Monday, 01 June, 2020

DC Circuit rejects Trump challenge to block House subpoena of financial records

DC Circuit rejects Trump challenge to block House subpoena of financial records DC Circuit rejects Trump challenge to block House subpoena of financial records
Deanna Wagner | 11 October, 2019, 21:39

Trump sued the House panel in April, arguing that its subpoena exceeded limits on Congress's investigative power. The president's lawyers will undoubtedly fight the ruling, either before the full appeals court or by going directly to the Supreme Court.

Mr. Trump and his attorneys argued that the committee's power to hold those in the executive branch to account extends neither to the president himself nor to the office he holds because of his "special" position within the third branch of government. "Without treading onto any other potentially fertile grounds from which constitutional legislation could flower, we conclude that given the constitutionally permissible options open to Congress in the field of financial disclosure, the challenged subpoena seeks 'information about a subject on which legislation may be had'".

While the committee claims it needs the documents for an evaluation of current government ethics laws, the president's team has told the court that the investigation "serves no legitimate legislative objective".

"Just as a congressional committee could not subpoena the President's high school transcripts in service of an investigation into K-12 education, nor subpoena his medical records as part of an investigation into public health, it may not subpoena his financial information except to facilitate an investigation into presidential finances" the majority opinion states.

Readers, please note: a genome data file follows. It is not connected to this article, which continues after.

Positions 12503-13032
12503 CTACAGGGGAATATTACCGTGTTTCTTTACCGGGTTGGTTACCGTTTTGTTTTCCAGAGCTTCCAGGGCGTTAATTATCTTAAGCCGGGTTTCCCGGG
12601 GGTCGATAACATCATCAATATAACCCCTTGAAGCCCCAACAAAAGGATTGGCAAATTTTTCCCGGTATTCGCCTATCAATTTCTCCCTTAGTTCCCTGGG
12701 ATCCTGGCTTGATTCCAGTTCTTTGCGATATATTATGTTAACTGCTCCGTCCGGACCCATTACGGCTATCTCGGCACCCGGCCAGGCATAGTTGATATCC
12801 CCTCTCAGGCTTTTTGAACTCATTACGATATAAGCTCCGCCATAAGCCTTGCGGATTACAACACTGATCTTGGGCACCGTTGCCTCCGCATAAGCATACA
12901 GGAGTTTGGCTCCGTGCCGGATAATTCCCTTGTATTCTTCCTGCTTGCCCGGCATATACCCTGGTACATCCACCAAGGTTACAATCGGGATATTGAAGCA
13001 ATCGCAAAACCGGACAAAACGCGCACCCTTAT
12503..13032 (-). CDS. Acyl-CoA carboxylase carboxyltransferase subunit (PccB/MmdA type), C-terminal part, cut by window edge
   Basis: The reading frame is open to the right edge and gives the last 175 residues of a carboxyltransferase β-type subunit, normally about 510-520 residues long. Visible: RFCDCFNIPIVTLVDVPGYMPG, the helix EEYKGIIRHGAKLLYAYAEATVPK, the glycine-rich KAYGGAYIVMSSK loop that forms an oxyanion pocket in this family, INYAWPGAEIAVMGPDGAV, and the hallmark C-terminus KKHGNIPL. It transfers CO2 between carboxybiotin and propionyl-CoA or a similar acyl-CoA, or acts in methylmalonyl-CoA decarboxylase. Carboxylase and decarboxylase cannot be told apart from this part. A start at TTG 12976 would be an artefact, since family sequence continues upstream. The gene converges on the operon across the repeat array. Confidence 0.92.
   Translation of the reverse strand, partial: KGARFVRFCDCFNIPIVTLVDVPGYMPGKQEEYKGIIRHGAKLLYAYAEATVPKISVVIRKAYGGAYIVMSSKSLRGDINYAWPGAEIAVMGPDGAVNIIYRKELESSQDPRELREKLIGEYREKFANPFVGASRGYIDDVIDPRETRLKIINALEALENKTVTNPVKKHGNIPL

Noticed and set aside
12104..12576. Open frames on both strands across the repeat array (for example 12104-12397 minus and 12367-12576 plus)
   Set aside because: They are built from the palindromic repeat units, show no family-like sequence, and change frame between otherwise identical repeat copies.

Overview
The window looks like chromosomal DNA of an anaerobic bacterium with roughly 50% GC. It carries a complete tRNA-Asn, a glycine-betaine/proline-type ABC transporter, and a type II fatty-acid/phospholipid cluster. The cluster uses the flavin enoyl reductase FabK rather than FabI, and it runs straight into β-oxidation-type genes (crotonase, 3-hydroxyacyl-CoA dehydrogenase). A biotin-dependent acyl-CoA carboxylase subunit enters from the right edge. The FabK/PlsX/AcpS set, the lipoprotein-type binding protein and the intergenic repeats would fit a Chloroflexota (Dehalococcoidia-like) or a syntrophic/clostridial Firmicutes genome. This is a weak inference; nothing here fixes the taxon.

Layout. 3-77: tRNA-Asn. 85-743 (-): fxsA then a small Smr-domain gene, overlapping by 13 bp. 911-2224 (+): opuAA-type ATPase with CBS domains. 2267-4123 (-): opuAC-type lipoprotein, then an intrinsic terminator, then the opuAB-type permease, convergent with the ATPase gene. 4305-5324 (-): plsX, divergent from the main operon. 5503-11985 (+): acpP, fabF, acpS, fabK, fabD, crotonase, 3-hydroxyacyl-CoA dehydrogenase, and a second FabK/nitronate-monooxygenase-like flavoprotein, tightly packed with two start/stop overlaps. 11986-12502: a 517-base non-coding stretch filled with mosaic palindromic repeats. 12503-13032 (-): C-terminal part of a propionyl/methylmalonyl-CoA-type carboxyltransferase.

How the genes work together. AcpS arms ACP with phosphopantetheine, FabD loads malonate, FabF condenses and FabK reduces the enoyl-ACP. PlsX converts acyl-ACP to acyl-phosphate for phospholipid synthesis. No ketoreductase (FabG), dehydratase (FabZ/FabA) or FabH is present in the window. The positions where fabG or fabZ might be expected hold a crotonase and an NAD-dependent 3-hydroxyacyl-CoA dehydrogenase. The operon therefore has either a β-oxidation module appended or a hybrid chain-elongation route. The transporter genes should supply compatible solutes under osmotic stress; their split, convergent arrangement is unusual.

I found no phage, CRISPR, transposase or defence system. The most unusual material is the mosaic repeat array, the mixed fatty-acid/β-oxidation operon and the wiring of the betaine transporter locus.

Tatel was appointed by former President Bill Clinton.

The lone dissent in Friday's ruling came from Judge Neomi Rao, who Trump nominated to the bench this year.

To the dissent, however, this makes no difference.

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Taking to Twitter, the president wrote after the ruling was released: "The Radical Left Democrats have failed on all fronts, so now they are pushing local New York City and State Democrat prosecutors to go get President Trump", he wrote. Dissenting 44. In support, the dissent claims to rely on the "text and structure of the Constitution, its original meaning and longstanding practice". The House has made that point increasingly explicit even as it attempts to avoid making it formal.

On running for the White House, Trump broke with precedent, if not law, in not releasing any information about his tax affairs. That would seem to be more the case when demanding subpoenas for private tax records for years when a president wasn't in any elective office at all. Pete Williams does a good job of breaking down the dispute for NBC and notes that Trump now has two choices.

Tatel and Millett cite former Supreme Court Justice Louis Brandeis's 1926 argument that the goal of separation of powers is "not to avoid friction, but, by means of the inevitable friction incident to the distribution of the governmental powers among three departments, to save the people from autocracy".

As of this morning, we're one step closer to seeing Donald Trump's hidden tax returns.

"As the Court reads it, presidential immunity would stretch to cover every phase of criminal proceedings, including investigations, grand jury proceedings and subpoenas, indictment, prosecution, arrest, trial, conviction, and incarceration", wrote U.S. District Judge Victor Marrero in his October 7 ruling.

Prediction: For Christmas, John Roberts will ask Santa a six-month supply of Pepcid and Excedrin.